Gather as much intuitive information as you can, sorting out how each individual changes the dynamic of your interactions and your impression of the agency.
2. To find an emotionally healthy agency, Ask Good Questions.
Consider asking questions like these to narrow down your choices to an agency that’s more emotionally healthy.
Questions to ask yourself
- How much does this organization value appearances over authenticity?
- Do their rhythms and expectations allow great margin for missionaries to replenish and serve from the inside out?
- How do I anticipate resting, finding community, being personally discipled, finding personal enjoyment, and otherwise creating an emotionally healthy environment that helps me stay as long and as emotionally healthy as possible?
- Who are this organization’s heroes? Of whom do they speak more negatively? (What does this tell me about their values?)
- How truthful and realistic does this organization seem?
- Do I agree with their approaches to evangelism?
- What do I identify with about this organization? What turns me off?
Questions to ask the organization
- What infrastructures are already in place for
- on-boarding once you arrive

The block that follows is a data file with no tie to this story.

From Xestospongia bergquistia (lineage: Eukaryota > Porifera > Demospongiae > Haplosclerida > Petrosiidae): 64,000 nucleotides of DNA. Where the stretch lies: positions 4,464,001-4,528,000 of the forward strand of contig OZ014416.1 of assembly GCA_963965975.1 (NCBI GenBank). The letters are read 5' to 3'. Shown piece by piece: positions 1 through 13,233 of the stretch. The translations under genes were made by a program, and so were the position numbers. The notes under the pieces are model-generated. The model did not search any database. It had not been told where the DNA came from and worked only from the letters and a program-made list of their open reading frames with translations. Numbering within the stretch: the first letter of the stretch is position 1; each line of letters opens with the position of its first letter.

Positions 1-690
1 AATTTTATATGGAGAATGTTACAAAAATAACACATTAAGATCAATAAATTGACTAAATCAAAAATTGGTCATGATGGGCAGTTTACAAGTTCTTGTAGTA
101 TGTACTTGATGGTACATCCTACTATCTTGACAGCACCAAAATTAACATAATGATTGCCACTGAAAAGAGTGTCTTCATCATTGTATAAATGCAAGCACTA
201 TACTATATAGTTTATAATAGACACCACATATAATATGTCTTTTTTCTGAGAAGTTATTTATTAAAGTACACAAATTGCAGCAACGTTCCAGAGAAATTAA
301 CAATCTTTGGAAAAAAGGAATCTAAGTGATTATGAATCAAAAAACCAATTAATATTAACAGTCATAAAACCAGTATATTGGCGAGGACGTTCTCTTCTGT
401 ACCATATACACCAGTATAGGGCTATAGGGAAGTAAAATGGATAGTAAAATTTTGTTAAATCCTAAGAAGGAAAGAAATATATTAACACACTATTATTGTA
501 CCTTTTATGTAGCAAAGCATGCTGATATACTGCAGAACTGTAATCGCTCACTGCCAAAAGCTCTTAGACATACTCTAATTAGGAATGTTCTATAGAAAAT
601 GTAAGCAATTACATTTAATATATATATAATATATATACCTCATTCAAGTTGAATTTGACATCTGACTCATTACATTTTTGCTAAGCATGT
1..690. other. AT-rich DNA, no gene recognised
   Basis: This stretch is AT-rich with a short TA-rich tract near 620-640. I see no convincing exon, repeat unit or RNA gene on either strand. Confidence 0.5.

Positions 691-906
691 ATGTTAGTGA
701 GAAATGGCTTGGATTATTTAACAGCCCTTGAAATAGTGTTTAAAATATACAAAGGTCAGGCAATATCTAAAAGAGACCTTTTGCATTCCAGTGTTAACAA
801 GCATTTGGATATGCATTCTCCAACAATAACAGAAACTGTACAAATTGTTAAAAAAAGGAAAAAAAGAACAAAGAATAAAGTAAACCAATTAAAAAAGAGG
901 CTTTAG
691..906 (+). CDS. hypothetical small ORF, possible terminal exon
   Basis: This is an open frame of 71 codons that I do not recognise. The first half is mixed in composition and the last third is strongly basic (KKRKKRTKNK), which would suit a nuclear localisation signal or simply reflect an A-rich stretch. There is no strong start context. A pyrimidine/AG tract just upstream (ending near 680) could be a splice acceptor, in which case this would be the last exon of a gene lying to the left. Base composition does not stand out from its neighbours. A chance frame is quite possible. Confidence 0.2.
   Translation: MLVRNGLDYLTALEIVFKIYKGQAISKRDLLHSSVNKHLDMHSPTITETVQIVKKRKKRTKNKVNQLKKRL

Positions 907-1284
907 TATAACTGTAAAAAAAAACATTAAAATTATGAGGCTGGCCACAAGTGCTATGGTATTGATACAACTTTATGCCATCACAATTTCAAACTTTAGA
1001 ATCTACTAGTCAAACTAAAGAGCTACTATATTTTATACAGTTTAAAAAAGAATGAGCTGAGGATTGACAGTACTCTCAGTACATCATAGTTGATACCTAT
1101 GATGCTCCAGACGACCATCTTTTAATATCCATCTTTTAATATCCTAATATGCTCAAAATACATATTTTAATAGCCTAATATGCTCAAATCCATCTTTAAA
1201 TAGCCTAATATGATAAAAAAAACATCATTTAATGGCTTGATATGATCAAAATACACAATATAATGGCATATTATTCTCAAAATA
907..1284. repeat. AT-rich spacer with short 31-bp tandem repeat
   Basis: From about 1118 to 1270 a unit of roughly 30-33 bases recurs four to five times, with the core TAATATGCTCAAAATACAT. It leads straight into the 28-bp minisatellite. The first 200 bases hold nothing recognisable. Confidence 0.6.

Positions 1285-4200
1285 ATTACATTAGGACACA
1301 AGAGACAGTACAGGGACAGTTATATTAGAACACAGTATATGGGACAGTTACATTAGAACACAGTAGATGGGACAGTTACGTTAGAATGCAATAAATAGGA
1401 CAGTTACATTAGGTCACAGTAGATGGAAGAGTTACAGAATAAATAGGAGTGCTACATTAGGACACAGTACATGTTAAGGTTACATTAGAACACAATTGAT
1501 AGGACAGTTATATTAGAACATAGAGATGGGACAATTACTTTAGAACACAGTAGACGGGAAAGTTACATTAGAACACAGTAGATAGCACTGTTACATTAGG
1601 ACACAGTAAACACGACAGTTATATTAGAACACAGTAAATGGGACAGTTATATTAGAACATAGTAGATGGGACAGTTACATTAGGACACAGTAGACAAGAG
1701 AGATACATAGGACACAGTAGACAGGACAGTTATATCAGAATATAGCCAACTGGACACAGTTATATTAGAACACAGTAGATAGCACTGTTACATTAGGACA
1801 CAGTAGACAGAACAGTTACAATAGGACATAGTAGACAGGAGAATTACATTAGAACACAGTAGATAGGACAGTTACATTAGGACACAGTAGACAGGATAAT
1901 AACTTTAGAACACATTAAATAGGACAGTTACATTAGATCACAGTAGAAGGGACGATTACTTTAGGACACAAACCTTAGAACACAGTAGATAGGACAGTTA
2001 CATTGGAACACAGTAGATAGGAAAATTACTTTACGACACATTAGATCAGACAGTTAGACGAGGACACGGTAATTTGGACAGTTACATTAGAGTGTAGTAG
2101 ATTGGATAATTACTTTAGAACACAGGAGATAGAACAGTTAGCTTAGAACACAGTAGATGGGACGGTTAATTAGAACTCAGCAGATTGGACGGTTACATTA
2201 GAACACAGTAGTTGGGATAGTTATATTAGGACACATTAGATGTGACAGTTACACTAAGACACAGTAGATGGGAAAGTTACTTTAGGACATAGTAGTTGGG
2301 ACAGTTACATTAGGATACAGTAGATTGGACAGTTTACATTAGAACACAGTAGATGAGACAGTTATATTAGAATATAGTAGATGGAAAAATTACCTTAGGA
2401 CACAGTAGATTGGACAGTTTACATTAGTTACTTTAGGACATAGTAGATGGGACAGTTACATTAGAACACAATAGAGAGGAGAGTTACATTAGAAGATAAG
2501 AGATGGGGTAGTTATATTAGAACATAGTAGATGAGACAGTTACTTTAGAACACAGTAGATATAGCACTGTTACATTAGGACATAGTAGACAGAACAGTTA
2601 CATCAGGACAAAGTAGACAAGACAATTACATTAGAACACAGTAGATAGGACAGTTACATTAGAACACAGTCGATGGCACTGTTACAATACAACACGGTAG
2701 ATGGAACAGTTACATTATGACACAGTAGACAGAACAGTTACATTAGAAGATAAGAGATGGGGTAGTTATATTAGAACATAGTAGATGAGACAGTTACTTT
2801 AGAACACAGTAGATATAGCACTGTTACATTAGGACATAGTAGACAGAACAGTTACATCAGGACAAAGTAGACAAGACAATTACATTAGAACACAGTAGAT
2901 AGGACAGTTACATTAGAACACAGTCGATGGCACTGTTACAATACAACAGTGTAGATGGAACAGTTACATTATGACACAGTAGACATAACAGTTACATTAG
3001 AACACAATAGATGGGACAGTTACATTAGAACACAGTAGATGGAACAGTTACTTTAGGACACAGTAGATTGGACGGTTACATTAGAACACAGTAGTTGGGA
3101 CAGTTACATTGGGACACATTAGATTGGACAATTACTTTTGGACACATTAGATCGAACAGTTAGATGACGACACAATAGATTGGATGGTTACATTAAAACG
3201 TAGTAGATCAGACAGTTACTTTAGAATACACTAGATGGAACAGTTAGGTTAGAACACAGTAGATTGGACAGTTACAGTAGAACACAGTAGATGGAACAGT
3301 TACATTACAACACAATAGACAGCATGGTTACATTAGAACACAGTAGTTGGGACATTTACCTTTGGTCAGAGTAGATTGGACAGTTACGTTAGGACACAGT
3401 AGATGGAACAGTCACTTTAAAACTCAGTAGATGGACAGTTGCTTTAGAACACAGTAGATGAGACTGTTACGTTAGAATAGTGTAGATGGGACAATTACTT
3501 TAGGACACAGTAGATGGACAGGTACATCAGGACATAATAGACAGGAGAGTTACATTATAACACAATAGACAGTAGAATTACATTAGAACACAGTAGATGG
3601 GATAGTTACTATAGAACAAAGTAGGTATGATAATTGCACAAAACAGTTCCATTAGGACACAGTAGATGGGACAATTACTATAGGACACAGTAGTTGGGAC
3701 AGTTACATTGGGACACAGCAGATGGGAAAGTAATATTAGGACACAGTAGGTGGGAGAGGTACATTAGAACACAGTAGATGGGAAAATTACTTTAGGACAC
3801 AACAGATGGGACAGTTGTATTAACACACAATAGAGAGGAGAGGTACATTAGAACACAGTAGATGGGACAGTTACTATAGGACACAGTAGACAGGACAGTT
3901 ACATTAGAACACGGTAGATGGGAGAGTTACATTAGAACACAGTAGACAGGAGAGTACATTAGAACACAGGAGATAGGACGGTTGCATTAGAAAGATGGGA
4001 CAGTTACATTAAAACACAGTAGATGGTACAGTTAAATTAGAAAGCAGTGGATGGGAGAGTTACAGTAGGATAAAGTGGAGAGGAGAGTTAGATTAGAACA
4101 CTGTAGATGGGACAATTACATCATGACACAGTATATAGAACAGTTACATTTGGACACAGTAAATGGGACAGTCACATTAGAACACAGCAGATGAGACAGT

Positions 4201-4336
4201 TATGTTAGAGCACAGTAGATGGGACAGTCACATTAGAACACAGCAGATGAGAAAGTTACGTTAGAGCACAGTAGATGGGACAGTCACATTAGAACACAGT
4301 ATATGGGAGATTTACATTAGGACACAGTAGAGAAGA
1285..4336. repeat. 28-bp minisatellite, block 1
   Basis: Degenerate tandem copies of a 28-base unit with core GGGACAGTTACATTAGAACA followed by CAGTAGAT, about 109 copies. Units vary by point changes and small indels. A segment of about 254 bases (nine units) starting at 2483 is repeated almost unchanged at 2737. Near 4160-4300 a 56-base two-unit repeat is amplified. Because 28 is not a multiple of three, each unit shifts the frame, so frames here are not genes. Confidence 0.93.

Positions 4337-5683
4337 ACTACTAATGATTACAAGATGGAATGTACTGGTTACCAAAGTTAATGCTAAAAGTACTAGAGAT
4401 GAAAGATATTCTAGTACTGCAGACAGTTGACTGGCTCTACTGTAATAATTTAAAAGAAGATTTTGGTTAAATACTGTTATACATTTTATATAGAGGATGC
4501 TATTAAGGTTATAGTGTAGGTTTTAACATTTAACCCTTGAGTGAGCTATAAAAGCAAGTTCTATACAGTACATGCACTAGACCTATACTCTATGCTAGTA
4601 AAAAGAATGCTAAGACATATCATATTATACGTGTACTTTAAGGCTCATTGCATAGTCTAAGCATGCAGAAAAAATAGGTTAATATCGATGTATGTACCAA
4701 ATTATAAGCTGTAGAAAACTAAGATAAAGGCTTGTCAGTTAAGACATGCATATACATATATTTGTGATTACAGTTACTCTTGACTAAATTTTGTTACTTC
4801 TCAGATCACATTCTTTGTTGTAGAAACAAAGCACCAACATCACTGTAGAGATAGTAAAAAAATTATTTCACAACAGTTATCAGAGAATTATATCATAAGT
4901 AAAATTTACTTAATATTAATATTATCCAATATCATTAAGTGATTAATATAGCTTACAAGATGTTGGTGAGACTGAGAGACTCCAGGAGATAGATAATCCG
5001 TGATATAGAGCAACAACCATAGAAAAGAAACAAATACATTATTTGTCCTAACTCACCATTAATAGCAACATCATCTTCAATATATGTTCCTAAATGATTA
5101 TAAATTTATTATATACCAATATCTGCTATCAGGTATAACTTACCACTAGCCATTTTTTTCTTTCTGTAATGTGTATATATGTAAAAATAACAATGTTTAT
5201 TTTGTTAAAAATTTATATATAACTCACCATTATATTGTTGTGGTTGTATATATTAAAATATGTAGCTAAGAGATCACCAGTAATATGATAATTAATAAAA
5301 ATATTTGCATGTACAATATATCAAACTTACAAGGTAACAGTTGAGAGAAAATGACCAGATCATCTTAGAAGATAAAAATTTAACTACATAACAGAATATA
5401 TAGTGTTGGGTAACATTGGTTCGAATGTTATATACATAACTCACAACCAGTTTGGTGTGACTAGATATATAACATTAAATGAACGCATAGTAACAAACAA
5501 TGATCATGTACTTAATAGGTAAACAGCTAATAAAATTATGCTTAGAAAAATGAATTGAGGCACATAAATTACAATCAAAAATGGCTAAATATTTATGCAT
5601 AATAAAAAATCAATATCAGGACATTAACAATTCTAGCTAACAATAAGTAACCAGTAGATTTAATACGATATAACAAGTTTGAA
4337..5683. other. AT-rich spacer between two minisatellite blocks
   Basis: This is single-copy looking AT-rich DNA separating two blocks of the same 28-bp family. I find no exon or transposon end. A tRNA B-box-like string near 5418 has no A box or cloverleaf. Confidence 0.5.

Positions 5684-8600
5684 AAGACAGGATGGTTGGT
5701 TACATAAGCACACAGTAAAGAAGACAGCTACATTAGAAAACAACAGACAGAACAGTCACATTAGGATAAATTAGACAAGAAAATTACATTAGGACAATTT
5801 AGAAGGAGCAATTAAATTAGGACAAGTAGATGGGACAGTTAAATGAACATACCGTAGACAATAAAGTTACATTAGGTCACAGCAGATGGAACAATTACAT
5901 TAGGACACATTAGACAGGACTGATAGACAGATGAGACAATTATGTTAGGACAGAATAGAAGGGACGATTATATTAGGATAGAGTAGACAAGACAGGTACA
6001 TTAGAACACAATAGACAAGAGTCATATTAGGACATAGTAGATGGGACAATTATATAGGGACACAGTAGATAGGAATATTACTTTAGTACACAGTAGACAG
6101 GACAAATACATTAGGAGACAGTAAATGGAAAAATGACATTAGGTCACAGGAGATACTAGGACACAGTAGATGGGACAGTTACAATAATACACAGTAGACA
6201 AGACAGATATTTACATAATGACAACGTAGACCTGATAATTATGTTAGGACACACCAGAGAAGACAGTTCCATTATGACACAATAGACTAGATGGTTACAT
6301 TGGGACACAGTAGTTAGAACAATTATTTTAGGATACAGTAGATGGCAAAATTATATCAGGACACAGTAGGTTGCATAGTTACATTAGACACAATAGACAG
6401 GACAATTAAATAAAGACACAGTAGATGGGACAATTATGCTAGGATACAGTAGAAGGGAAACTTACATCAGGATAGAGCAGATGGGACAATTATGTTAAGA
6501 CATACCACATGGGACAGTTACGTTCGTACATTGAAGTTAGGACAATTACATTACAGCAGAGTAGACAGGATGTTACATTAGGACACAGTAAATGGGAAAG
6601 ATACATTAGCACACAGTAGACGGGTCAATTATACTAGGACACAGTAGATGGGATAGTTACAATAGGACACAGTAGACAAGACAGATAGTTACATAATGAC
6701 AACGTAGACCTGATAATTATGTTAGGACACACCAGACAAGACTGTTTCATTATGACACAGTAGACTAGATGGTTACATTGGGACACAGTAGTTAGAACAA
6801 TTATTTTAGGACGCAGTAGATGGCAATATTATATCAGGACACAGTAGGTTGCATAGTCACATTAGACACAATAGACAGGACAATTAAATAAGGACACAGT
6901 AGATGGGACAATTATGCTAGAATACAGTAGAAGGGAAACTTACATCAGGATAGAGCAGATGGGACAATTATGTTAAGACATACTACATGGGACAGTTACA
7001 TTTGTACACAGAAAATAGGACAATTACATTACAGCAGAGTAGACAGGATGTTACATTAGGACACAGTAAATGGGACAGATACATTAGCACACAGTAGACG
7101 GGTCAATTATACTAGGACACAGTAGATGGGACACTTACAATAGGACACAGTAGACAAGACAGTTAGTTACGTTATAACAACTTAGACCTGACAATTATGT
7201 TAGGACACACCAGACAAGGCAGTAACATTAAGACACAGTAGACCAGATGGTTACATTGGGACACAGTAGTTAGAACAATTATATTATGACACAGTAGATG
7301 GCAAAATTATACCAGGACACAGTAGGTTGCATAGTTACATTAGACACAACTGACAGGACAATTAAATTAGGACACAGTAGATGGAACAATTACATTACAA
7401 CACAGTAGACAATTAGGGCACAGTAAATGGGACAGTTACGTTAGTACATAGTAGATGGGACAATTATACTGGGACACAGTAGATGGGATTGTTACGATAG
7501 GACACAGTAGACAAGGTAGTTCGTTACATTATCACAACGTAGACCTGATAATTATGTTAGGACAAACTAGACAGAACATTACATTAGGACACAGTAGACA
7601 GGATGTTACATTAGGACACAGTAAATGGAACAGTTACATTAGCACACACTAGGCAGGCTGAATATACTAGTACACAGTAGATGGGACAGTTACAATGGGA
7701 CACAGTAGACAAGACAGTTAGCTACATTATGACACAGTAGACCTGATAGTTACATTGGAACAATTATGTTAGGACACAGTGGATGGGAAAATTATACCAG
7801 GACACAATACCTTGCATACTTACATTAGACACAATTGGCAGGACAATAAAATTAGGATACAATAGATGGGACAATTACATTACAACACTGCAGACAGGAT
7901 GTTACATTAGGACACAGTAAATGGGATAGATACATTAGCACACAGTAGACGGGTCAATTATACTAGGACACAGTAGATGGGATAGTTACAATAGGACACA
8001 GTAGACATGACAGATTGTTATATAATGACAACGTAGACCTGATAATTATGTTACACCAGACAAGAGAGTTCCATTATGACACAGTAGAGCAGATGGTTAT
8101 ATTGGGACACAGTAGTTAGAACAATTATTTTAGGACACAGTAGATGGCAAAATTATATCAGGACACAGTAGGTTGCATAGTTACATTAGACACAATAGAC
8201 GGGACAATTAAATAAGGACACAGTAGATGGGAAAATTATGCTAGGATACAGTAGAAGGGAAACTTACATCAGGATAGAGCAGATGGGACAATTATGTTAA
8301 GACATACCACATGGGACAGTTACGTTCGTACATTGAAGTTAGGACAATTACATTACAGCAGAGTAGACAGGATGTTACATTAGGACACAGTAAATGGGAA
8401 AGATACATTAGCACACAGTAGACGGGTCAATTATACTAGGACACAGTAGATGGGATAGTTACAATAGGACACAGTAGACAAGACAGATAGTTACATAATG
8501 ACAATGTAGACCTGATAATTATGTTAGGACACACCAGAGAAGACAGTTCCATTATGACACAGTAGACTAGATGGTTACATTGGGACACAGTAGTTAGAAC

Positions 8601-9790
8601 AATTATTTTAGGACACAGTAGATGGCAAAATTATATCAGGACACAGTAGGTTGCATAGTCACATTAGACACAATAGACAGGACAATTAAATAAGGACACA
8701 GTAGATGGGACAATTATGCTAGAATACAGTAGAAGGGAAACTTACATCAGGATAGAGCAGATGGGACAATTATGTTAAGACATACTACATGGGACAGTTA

- member care
- trauma care
- emergency evacuation (physically, but also emotionally)
- holding staff accountable
- manager training (Pro tip: healthy management is often taken for granted…until it isn’t there)?
2. How has your organization and its goals changed to respond to the changing face and theology of missions? (How are you doing missions differently now than you used to?)
3. How have you dealt with burned-out missionaries in the past?
4. How do you work to increasingly partner with nationals?
5. What’s the missionary community like in the area(s) we’re considering? Are there children our kids’ ages? What are the educational possibilities?
6. Can you offer us any anonymous examples of how you’ve dealt with conflict or missionaries’ “red flags” (porn addiction, severe anxiety, depression, etc.) while on field?